PHOTOGRAPHY EDITORS Kathryn Crandall Mission Viejo, Calif. Henry Ehrenberg Seattle, Wash. Brianna Loo South Pasadena, Calif. Sara Miller Waynesville, Mo. ILLUSTRATIONS EDITOR Annelisa Leinbach Mesa, Ariz. MAGAZINE EDITORS Sarah Maslin Madison, Wis. Joy Shan Shreveport, La. DIRECTORS OF TECHNOLOGY Vincent Hu Potomac, Md. Soham Sankaran Mumbai, India

morning I ate French toast with jam made from justpicked raspberries, still warm off the stove. In his DIANA book “ArcSAVERIN tic Dreams,” Barry Lopez Savoring questions the definiSight tion of wealth by describing encounters between the native Tununirmiut people at Pond’s Bay and European whalers who were exploring the area. The Europeans searched for fortune in northern Canada while the Tununirmiut told them wealth meant having a good family life and being imbued with a “far-reaching and intimate knowledge of one’s homeland.” Lopez asks what it means to grow rich: “Is it to retain a capacity for awe and astonishment in our lives, to continue to hunger after what is genuine and worthy? Is it to live at moral peace with the world?” These are good questions. What is wealth, anyways, and when do we feel it most? Over the years, I have experienced wealth in various forms. I have felt rich in the jungle of Panama watching lightning

bugs as big as my fists. At other times, I have felt wealth arrive in the form of meaningful work — those spring days at Yale when I was ruled by the belief that a paper I was writing from the Beinecke archives was the most important thing in the world. Often, I have felt my richest while doing cartwheels on Cross Campus. At this time of year, as summer internships and consulting firms begin their recruitment, it is easy to make jabs at those dressed in suits, interviewing with various investment banks in WLH or Blue State Coffee. At first glance, it seems that the wealth they are chasing is the kind we most associate with money. But I think that most of those folks are chasing other kinds of wealth, too: a sense of self-worth, challenge, growth, the feeling of contributing some kind of value to a world outside of themselves. What is most worrying to me about the droves of Yalies heading into these fields isn’t necessarily the money; it is whether these students know what wealth means to them personally. The definition of wealth differs drastically by person, as it should. This is why I am so skeptical when confronted with the sheer number of Yalies choosing the same career paths. Can so many people have settled into one concept of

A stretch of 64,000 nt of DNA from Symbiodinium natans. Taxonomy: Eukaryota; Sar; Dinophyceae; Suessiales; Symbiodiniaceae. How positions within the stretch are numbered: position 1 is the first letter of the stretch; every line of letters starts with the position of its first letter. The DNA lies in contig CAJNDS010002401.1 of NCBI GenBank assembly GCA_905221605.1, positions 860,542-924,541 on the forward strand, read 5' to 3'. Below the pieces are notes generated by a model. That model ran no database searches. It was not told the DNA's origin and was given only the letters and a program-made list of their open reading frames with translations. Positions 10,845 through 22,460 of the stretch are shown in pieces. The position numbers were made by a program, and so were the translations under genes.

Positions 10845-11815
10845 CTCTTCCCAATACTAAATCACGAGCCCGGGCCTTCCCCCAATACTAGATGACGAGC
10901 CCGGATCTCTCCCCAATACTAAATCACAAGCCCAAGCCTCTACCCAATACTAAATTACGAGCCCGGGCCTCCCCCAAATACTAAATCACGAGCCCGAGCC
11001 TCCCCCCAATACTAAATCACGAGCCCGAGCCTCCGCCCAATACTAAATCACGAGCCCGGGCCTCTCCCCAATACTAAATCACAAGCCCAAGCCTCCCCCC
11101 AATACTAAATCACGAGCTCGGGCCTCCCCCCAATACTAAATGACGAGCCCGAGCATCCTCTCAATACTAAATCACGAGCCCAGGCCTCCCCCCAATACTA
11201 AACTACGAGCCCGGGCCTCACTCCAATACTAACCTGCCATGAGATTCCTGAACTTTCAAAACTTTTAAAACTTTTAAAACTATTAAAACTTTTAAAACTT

wealth? Am I missing something, since mine is different? A few days after the “make it rain” incident, Mark and I hitchhiked to a trail where we would backpack for a few days. We were picked up by a young couple. We were sharing stories about Alaskan travels and explaining how we supported our lives there. When it was Mark’s turn, he said he had just graduated college and wasn’t living or working anywhere in particular at the time. The woman driver smirked and asked, “So you’re just independently wealthy?” We looked at each other and laughed, recalling the image of his life savings casually strewn about my cabin. “It depends on how you define wealth,” he said. “If monetary, then no. But in other ways, am I independently wealthy? You better believe it.” Most of us move forward and try to find wealth — we pursue it, chase it, potentially sacrifice our passions and desires for it. For many of us, though, if we take a hard look, we may find the very thing we chase is already around us in spades. DIANA SAVERIN is a senior in Berkeley College. Her column runs on alternate Fridays. Contact her at .


Rooting for failure

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Seeking wealth

DIANA ROSEN is a sophomore in Pierson College. Contact her at .

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aced with no other options, the Tea Party has now begun actively rooting for the failure of the American economy. Their high-stakes decision to hold the government hostage to delay implementation of the Affordable Care Act will ultimately make or break the Tea Party’s legitimacy as a political institution. It wasn’t supposed to be this way. In its earliest stages, the Tea Party rallied support by vowing to defend the American economy from the onslaught of dangerous government overreach. But all of that changed on Oct. 1 when the party shifted its strategy from defending taxpayers to crippling the country’s economy. As we enter our fourth day of a government shutdown, it is important to understand why Tea Party leaders decided that an all-or-nothing last stand had become politically necessary. Since its rise to power in the 2010 elections, the Tea Party has focused almost exclusively on trying to convince the American people that the Affordable Care Act will wreak havoc on our economy. Opposition to Obamacare has become so central to the move-

ment’s platform that without it, the Tea Party has little reason to exist. As the launch date of the health care exchanges inched nearer, Tea Party leaders began to see the writing on the wall. Despite voting over 40 times to repeal, delay or defund Obamacare, the Tea Party has been unable to derail the Affordable Care Act from becoming the law of the land. Once the health care policy is implemented, Tea Party leaders can no longer tell horror stories about socialism, death panels and skyrocketing premiums because reality will contradict them. Afraid Americans would see the real benefits of the health care law, they had no choice but to shut the government down. When the clock struck midnight early Tuesday morning, 800,000 federal workers learned that a few hellbent members of Congress had forced them out of work to prove a political point. Last fall when I traveled all across the Northeast to knock on doors for President Barack Obama with other Yale students, I did so because I wanted to see Obama’s policies implemented. In particular, I wanted his health care pro-